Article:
The NYT suggests Florida could see a shift: Puerto Ricans were already passing Cubans as the largest Hispanic ethnic group in the state, and the current crisis might bring 100,000 more. Like Latinos in general, Puerto Ricans in the 50 states haven't been voting in their full numbers. But Trump's disrespect might motivate them.


BTW: Does anyone doubt that Puerto Rico would have been a state long ago if its people were white and spoke English as their first language?


Plenty of people noted how weird and self-centered Trump was in Puerto Rico. But by now, that's not really news. Maybe instead we should be reminding ourselves how our leaders used to act, so that Trump doesn't become a new model for our lowered expectations. (If you want a list of all the ways Trump has changed presidential behavior for the worse, the NYT has one.)

For example, this was candidate Obama visiting the town where I grew up during the 2008 Mississippi River floods. It's hard to imagine Trump, either before or after the election, just pitching in and talking to other volunteers about the disaster, rather than about himself, his popularity, or how great he is.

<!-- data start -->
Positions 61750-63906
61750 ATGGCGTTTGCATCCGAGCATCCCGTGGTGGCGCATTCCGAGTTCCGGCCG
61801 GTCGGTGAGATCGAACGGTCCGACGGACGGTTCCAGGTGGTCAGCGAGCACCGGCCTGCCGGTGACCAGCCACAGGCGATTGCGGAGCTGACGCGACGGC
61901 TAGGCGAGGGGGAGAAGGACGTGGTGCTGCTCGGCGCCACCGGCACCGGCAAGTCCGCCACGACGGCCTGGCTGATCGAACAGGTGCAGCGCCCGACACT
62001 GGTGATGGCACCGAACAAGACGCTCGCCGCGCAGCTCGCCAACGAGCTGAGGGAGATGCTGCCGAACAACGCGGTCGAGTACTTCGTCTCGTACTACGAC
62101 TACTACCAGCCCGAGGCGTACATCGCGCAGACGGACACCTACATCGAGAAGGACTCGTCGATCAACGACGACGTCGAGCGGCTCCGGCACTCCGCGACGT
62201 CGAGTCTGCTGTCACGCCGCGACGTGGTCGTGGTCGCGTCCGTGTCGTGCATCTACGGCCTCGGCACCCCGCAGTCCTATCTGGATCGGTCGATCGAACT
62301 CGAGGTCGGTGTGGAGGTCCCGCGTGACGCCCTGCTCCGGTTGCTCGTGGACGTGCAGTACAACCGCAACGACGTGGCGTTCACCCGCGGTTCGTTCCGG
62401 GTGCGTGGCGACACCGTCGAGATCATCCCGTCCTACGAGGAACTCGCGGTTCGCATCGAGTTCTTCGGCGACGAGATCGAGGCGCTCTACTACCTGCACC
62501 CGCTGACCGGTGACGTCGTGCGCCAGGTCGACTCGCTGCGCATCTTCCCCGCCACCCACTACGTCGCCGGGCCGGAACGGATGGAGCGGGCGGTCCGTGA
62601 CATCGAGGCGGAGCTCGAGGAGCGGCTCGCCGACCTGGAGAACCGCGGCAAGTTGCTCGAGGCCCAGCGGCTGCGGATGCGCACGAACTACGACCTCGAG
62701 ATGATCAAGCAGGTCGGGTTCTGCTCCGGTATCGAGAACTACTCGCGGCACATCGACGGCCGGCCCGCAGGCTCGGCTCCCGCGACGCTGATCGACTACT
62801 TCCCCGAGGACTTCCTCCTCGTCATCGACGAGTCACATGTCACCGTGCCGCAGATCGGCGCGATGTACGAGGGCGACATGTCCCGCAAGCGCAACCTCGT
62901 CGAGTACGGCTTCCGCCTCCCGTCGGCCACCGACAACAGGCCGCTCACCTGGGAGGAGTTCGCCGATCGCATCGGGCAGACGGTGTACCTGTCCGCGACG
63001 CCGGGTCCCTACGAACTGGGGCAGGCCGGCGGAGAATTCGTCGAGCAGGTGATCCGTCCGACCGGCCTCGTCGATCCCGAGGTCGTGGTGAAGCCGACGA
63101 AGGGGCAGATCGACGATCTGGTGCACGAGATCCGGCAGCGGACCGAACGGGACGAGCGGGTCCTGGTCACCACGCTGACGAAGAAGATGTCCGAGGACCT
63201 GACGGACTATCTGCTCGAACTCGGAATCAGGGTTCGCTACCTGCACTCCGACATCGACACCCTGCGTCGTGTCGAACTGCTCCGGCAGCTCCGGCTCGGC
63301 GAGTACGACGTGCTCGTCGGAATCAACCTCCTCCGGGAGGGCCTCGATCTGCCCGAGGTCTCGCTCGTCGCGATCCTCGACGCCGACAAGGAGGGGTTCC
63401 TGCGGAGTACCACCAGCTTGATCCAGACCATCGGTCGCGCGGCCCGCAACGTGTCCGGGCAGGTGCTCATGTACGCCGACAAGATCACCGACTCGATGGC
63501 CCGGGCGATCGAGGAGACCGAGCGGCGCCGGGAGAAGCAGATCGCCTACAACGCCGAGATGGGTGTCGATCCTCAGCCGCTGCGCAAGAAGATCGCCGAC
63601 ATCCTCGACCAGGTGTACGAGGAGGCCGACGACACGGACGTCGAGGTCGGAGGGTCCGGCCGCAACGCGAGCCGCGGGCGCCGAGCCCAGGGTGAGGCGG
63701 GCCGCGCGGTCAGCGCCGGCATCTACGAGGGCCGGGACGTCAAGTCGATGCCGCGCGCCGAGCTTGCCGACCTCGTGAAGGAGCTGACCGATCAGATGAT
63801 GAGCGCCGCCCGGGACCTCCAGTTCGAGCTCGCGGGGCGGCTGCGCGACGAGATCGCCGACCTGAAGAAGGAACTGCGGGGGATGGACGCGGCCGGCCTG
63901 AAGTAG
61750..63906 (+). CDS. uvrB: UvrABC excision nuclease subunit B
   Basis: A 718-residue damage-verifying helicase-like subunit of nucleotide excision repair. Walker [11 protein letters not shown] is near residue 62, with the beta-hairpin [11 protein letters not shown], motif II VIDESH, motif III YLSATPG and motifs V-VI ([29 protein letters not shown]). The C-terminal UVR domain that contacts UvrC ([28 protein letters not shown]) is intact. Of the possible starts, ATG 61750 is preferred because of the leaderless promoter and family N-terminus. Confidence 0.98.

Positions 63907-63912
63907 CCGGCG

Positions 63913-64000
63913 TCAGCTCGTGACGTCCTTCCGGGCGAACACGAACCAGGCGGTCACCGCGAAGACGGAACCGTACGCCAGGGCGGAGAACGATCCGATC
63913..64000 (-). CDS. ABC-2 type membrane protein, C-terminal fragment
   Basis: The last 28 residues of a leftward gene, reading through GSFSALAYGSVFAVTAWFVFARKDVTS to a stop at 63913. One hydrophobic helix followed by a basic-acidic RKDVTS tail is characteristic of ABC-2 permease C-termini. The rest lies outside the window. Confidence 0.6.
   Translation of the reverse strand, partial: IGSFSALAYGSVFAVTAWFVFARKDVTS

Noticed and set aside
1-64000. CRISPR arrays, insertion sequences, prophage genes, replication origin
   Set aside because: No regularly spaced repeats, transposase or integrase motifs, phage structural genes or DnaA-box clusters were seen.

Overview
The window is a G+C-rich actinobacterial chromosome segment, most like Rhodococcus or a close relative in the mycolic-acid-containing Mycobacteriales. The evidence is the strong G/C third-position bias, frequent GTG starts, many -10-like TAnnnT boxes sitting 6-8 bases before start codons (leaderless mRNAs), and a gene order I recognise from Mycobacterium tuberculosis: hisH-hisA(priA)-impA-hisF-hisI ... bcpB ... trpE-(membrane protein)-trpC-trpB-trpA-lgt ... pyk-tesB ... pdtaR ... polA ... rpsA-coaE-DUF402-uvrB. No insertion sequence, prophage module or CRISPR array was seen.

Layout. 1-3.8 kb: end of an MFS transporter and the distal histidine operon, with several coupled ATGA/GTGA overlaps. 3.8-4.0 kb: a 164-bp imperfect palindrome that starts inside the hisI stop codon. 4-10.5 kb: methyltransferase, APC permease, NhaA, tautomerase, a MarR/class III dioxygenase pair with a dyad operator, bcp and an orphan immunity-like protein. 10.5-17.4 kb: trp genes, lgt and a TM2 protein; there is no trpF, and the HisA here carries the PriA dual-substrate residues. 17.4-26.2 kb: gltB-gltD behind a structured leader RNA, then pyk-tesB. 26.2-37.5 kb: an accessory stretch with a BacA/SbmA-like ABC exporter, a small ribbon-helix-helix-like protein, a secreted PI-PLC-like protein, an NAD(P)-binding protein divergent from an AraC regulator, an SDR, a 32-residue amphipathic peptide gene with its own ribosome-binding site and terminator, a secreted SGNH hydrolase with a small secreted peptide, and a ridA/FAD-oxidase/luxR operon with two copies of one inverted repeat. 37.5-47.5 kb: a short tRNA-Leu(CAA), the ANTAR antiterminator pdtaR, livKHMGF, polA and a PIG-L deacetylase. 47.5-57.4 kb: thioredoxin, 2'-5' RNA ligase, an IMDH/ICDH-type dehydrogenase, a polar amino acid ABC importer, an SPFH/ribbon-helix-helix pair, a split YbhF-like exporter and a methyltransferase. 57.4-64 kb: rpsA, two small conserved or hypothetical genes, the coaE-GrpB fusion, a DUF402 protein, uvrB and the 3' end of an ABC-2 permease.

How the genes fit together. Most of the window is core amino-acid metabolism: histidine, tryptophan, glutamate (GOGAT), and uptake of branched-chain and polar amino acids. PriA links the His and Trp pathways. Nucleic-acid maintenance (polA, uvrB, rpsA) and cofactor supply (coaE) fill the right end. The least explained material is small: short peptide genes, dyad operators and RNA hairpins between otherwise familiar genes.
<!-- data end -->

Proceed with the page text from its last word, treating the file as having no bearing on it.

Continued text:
The point, of course, isn't that Obama's sandbags made some huge difference. (Who knows how many he actually filled before the cameras were turned off and he went to his next campaign event?) The point is that American leaders should model good citizenship, and demonstrate that no one is too important to pitch in.

Similarly, after the softball-practice shooting that wounded Congressman Steve Scalise, Vice President Pence donated blood. Who knows where Pence's pint actually went? But whether his blood type matched any of the victims or not, he responded to a tragedy by modeling public-spirited behavior.

and his other feuds

During the Obama administration, there was a certain amount of comparatively dignified back-and-forth between the President and Republican leaders like John Boehner. You expect that kind of thing in any democracy, as the leaders of different parties disagree with each other and jockey for public support.

What's different this time is the vitriol between Trump and his own party, and sometimes his own people. Secretary of State Rex Tillerson is currently in the doghouse for calling Trump "a moron" in front of witnesses in July, maybe with an extra expletive attached. Tillerson pointedly refused to deny making the comment, and there was considerable discussion this week of how long Tillerson and Trump will be able to stand working together.